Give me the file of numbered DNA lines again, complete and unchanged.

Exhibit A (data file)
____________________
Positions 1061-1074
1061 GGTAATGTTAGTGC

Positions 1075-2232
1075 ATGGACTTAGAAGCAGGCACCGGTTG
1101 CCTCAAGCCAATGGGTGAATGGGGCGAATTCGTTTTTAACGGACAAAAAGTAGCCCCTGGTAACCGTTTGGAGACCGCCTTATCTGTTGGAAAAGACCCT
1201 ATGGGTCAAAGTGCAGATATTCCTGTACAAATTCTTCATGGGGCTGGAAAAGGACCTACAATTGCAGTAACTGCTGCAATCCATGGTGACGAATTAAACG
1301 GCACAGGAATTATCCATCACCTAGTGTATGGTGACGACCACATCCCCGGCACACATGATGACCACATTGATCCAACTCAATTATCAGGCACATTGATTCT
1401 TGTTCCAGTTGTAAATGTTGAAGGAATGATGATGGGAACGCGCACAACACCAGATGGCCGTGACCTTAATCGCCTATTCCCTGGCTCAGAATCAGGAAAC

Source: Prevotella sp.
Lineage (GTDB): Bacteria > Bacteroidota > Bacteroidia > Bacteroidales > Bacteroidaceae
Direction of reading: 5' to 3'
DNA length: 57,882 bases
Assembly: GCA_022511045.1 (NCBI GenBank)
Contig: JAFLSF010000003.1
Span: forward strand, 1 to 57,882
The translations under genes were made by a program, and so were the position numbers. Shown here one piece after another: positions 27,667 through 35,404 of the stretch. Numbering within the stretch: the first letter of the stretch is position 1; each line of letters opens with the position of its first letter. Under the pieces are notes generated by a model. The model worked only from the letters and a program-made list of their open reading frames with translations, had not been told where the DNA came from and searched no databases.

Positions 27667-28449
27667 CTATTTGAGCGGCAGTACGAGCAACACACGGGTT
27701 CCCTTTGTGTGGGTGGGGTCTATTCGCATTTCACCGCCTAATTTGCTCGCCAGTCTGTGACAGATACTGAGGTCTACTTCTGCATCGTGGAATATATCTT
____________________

Positions 1061-1074
1061 GGTAATGTTAGTGC

Positions 1075-2232
1075 ATGGACTTAGAAGCAGGCACCGGTTG
1101 CCTCAAGCCAATGGGTGAATGGGGCGAATTCGTTTTTAACGGACAAAAAGTAGCCCCTGGTAACCGTTTGGAGACCGCCTTATCTGTTGGAAAAGACCCT
1201 ATGGGTCAAAGTGCAGATATTCCTGTACAAATTCTTCATGGGGCTGGAAAAGGACCTACAATTGCAGTAACTGCTGCAATCCATGGTGACGAATTAAACG
1301 GCACAGGAATTATCCATCACCTAGTGTATGGTGACGACCACATCCCCGGCACACATGATGACCACATTGATCCAACTCAATTATCAGGCACATTGATTCT
1401 TGTTCCAGTTGTAAATGTTGAAGGAATGATGATGGGAACGCGCACAACACCAGATGGCCGTGACCTTAATCGCCTATTCCCTGGCTCAGAATCAGGAAAC

Source: Prevotella sp.
Lineage (GTDB): Bacteria > Bacteroidota > Bacteroidia > Bacteroidales > Bacteroidaceae
Direction of reading: 5' to 3'
DNA length: 57,882 bases
Assembly: GCA_022511045.1 (NCBI GenBank)
Contig: JAFLSF010000003.1
Span: forward strand, 1 to 57,882
The translations under genes were made by a program, and so were the position numbers. Shown here one piece after another: positions 27,667 through 35,404 of the stretch. Numbering within the stretch: the first letter of the stretch is position 1; each line of letters opens with the position of its first letter. Under the pieces are notes generated by a model. The model worked only from the letters and a program-made list of their open reading frames with translations, had not been told where the DNA came from and searched no databases.

Positions 27667-28449
27667 CTATTTGAGCGGCAGTACGAGCAACACACGGGTT
27701 CCCTTTGTGTGGGTGGGGTCTATTCGCATTTCACCGCCTAATTTGCTCGCCAGTCTGTGACAGATACTGAGGTCTACTTCTGCATCGTGGAATATATCTT